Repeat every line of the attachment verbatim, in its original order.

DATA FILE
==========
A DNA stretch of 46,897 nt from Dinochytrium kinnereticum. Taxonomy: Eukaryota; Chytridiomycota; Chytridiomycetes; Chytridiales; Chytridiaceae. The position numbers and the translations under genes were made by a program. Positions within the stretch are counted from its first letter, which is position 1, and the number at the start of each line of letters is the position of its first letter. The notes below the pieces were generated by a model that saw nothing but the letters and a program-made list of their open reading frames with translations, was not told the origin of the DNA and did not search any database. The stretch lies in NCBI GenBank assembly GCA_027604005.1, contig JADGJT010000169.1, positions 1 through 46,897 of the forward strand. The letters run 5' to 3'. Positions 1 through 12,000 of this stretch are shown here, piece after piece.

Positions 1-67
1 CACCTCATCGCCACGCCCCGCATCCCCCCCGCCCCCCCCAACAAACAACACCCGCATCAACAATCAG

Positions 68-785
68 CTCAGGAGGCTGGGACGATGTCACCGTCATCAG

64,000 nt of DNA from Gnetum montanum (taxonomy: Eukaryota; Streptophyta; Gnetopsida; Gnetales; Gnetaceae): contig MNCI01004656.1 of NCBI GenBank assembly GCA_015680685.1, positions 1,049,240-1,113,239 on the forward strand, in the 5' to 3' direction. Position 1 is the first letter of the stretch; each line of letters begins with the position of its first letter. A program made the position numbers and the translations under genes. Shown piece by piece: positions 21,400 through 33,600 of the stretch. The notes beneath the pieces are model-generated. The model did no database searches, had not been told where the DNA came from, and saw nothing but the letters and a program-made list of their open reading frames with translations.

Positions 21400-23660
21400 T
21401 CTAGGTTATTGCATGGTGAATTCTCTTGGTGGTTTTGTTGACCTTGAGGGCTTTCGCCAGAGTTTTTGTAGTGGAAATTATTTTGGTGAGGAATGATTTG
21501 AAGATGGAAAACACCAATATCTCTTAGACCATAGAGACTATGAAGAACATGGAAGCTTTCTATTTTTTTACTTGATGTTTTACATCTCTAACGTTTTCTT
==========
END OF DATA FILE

A DNA stretch of 46,897 nt from Dinochytrium kinnereticum. Taxonomy: Eukaryota; Chytridiomycota; Chytridiomycetes; Chytridiales; Chytridiaceae. The position numbers and the translations under genes were made by a program. Positions within the stretch are counted from its first letter, which is position 1, and the number at the start of each line of letters is the position of its first letter. The notes below the pieces were generated by a model that saw nothing but the letters and a program-made list of their open reading frames with translations, was not told the origin of the DNA and did not search any database. The stretch lies in NCBI GenBank assembly GCA_027604005.1, contig JADGJT010000169.1, positions 1 through 46,897 of the forward strand. The letters run 5' to 3'. Positions 1 through 12,000 of this stretch are shown here, piece after piece.

Positions 1-67
1 CACCTCATCGCCACGCCCCGCATCCCCCCCGCCCCCCCCAACAAACAACACCCGCATCAACAATCAG

Positions 68-785
68 CTCAGGAGGCTGGGACGATGTCACCGTCATCAG

64,000 nt of DNA from Gnetum montanum (taxonomy: Eukaryota; Streptophyta; Gnetopsida; Gnetales; Gnetaceae): contig MNCI01004656.1 of NCBI GenBank assembly GCA_015680685.1, positions 1,049,240-1,113,239 on the forward strand, in the 5' to 3' direction. Position 1 is the first letter of the stretch; each line of letters begins with the position of its first letter. A program made the position numbers and the translations under genes. Shown piece by piece: positions 21,400 through 33,600 of the stretch. The notes beneath the pieces are model-generated. The model did no database searches, had not been told where the DNA came from, and saw nothing but the letters and a program-made list of their open reading frames with translations.

Positions 21400-23660
21400 T
21401 CTAGGTTATTGCATGGTGAATTCTCTTGGTGGTTTTGTTGACCTTGAGGGCTTTCGCCAGAGTTTTTGTAGTGGAAATTATTTTGGTGAGGAATGATTTG
21501 AAGATGGAAAACACCAATATCTCTTAGACCATAGAGACTATGAAGAACATGGAAGCTTTCTATTTTTTTACTTGATGTTTTACATCTCTAACGTTTTCTT